• Do you find your politics informing your faith?
  • Do you ever see us as a people trying to “restrain the wind”?

Do and share:

  • Listen to 30 minutes of a quality news source different from your typical leaning.  Note the feelings that come up in you.
  • Find a story of faith positively impacting politics.  Share it in our Facebook group or on Twitter (@dpumc).

 

What’s Up With Judging (Follow Up)

Hey friends,

We had a great time Sunday kicking off our What’s Up with That sermon series and playing with a new tool called Mentimeter.  I love that you all got to respond and ask questions live.  I couldn’t get to all of them during the service, so I wanted to follow up with a couple of answers here.

1. Didn’t we invite accountability when we joined the church? Or does it have to be explicit?

Great question!  Sunday we talked about the difference between judgment that condemns and accountability among believers is :

  • Accountability presumes equality
  • Accountability always benefits the person receiving
  • Accountability has to be invited

Yes, I do think we invite accountability when we become a part of a faith community.  For instance, in our baptismal vows we pledge to resist evil, injustice, and oppression in whatever forms they present themselves; and in our membership vows we pledge to uphold the congregation with our prayers, our presence, our gifts, our service, and our witness.  Those are very explicit expectations and it is good to hold one another to those standards in love.

It is fair to hold each other accountable for explicit and widely shared expectations.

For less overt expectations or expectations that are held mainly in a subgroup of the congregation, I think the depth of relationship you have with the person dictates whether on not you need an explicit invitation.

2. How do we find that log without judging ourselves to much?

Another good question.  Some of the answer depends on where the fulcrum is in the question.

If the issue is you have trouble seeing yourself as you really are, then sometimes its helpful to ask others you trust.  Don’t respond to what they say immediately, but write it down and over the course of a week, record times you think this is true and times you think its false.  Try repeating several times.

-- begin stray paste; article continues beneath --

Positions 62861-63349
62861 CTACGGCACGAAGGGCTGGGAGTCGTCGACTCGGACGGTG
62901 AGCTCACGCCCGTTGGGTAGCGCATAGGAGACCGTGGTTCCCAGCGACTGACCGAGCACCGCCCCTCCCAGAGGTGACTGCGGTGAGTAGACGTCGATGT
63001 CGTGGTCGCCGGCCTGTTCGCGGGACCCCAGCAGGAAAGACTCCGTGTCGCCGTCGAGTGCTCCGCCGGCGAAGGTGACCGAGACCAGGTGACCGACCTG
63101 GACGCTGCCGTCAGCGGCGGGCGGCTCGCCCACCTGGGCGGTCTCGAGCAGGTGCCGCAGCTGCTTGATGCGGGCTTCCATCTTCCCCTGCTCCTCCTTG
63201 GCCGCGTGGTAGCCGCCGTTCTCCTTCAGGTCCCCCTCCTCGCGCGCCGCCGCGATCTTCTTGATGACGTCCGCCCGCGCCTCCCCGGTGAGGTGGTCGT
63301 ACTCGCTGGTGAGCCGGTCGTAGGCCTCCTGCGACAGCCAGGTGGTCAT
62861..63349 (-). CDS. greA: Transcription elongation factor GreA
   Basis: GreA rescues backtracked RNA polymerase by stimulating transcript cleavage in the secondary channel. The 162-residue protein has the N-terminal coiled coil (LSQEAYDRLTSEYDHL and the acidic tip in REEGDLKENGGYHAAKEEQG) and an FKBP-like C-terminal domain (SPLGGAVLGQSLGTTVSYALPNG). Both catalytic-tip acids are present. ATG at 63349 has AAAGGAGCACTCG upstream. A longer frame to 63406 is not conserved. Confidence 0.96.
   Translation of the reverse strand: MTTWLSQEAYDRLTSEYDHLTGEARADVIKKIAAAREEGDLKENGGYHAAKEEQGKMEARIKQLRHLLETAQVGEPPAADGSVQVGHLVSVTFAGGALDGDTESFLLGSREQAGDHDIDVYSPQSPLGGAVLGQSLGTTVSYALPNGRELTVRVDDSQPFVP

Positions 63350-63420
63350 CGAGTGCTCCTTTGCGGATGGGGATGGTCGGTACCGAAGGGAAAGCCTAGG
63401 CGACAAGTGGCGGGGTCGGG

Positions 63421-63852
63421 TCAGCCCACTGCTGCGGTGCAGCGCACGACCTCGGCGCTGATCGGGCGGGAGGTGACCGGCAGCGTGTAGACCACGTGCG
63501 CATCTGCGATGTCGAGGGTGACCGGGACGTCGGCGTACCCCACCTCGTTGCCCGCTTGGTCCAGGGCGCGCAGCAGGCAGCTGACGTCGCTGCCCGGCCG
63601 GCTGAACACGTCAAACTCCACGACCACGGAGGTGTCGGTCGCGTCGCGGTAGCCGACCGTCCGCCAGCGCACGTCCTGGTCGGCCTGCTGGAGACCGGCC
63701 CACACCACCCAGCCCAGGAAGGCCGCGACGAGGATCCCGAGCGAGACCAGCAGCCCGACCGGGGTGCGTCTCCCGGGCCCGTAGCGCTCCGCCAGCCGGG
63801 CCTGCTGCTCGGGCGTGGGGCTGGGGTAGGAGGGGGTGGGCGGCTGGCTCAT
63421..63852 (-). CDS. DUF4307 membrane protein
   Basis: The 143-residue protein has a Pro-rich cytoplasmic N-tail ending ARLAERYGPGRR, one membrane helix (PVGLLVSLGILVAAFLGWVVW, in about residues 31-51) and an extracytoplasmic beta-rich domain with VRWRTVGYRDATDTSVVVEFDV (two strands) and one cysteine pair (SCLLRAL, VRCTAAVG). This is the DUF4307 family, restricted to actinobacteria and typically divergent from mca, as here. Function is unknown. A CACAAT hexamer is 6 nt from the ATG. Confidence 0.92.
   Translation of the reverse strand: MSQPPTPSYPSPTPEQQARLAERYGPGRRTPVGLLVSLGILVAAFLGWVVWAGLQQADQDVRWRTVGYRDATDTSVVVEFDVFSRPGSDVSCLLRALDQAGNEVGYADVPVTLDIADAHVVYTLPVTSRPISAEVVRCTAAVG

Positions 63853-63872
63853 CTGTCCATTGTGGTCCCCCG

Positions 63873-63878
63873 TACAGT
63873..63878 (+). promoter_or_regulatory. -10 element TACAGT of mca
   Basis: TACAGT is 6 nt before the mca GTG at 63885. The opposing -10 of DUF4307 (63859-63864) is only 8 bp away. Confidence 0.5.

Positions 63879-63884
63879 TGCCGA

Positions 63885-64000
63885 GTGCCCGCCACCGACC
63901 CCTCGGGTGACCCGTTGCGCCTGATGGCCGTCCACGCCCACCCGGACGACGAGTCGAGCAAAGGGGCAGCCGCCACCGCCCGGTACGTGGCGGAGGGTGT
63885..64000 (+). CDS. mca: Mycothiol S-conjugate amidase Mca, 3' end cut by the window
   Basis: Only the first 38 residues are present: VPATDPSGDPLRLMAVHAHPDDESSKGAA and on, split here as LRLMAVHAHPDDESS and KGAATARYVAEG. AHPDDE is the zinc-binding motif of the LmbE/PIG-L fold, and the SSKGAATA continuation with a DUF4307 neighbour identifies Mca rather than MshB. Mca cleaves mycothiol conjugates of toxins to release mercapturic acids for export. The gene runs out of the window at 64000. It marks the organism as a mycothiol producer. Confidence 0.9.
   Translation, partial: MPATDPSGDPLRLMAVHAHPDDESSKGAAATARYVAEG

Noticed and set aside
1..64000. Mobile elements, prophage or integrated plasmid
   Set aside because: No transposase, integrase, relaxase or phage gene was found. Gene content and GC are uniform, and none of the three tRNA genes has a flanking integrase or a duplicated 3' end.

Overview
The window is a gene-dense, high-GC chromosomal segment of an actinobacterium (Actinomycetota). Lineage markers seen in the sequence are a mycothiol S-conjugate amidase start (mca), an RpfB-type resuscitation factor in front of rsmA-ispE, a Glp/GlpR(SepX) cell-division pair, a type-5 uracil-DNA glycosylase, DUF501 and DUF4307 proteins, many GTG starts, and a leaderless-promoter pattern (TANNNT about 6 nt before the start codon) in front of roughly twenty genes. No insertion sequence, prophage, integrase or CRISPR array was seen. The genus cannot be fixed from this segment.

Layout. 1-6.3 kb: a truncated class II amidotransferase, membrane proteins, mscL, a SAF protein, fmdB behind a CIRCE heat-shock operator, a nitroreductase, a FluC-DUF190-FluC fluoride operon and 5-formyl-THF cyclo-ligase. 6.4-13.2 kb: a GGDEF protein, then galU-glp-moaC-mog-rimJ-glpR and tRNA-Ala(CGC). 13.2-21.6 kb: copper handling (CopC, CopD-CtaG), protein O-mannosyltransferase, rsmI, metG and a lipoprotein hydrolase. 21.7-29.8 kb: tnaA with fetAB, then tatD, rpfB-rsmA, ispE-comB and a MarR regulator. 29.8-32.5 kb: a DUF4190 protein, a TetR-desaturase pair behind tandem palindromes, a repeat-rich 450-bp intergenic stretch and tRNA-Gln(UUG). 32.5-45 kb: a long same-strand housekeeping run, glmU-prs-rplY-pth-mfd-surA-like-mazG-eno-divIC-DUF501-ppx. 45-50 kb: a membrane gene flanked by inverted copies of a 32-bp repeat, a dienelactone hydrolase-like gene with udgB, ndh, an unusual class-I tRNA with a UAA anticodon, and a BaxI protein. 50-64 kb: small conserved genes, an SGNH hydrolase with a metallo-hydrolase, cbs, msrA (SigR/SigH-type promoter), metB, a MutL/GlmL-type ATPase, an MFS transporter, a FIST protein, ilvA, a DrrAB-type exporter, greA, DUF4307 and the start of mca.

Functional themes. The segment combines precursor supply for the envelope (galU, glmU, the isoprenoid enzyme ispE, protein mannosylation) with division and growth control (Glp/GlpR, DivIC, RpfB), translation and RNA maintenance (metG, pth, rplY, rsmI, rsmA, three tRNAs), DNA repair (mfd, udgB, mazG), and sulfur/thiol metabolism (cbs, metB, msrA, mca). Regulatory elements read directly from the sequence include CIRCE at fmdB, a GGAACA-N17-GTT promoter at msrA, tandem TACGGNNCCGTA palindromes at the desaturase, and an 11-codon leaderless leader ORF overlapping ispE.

If the issue is that you are prone to self-criticism or shame try the activity in reverse.  Ask your inner critic what they judge to be “wrong” with you.  Then share that with others you trust and let them provide some balance.

It can take a while to sift out what we need to work on and what we need to accept.

This coming Sunday we are talking about What’s Up with Politics.  They’ll be less Mentimeter, but it will be available at: https://www.menti.com/8af99638  for you to send in your questions.

[Beyond Sunday] What’s Up with Judgment

“Do not judge, so that you may not be judged. For with the judgment you make you will be judged, and the measure you give will be the measure you get. Why do you see the speck in your neighbor’s[a] eye, but do not notice the log in your own eye? Or how can you say to your neighbor,[b] ‘Let me take the speck out of your eye,’ while the log is in your own eye? You hypocrite, first take the log out of your own eye, and then you will see clearly to take the speck out of your neighbor’s[c] eye.

-Matthew 7:1-6

A person who makes no judgments in a day would be like a body without a skeleton.  We have to judge, but Christ calls us to judge ourselves first and to view others without contempt or condemnation. [hear sermon audio]

 

This week, take some time to go deeper.  Use these scriptures and questions to reflect in your devotion time.

Texts to read:

Questions to ponder:

  • Think of a time in the last week when you found yourself judging someone’s behavior.
  • How did you measure what was “right”?  Was the standard your own behavior or something else?
  • Search scripture, are there words from Jesus that apply?  Do they speak to you or the other person?

Do and share:

  • Journal about a judgment you passed this weak.  What in you felt threatened?  Did your attitude help the other person?
  • Share a story of overcoming judgement in our Facebook group or on Twitter (@dpumc).

 

[Beyond Sunday] Reaching Out

Now when Jesus returned, the crowd welcomed him, for they were all waiting for him. 41 Just then there came a man named Jairus, a leader of the synagogue. He fell at Jesus’ feet and begged him to come to his house, 42 for he had an only daughter, about twelve years old, who was dying.